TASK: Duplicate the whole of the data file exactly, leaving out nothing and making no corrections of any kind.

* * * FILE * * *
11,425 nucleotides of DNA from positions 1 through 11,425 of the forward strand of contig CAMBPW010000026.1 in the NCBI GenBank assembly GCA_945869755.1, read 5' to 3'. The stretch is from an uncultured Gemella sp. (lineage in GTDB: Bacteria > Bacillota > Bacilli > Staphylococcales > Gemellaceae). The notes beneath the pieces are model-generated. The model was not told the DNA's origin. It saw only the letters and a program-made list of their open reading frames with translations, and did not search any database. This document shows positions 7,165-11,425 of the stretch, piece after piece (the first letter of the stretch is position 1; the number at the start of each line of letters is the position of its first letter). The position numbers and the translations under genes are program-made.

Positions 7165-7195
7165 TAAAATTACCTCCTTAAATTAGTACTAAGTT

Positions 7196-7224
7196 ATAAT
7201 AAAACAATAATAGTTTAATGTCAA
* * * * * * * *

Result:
11,425 nucleotides of DNA from positions 1 through 11,425 of the forward strand of contig CAMBPW010000026.1 in the NCBI GenBank assembly GCA_945869755.1, read 5' to 3'. The stretch is from an uncultured Gemella sp. (lineage in GTDB: Bacteria > Bacillota > Bacilli > Staphylococcales > Gemellaceae). The notes beneath the pieces are model-generated. The model was not told the DNA's origin. It saw only the letters and a program-made list of their open reading frames with translations, and did not search any database. This document shows positions 7,165-11,425 of the stretch, piece after piece (the first letter of the stretch is position 1; the number at the start of each line of letters is the position of its first letter). The position numbers and the translations under genes are program-made.

Positions 7165-7195
7165 TAAAATTACCTCCTTAAATTAGTACTAAGTT

Positions 7196-7224
7196 ATAAT
7201 AAAACAATAATAGTTTAATGTCAA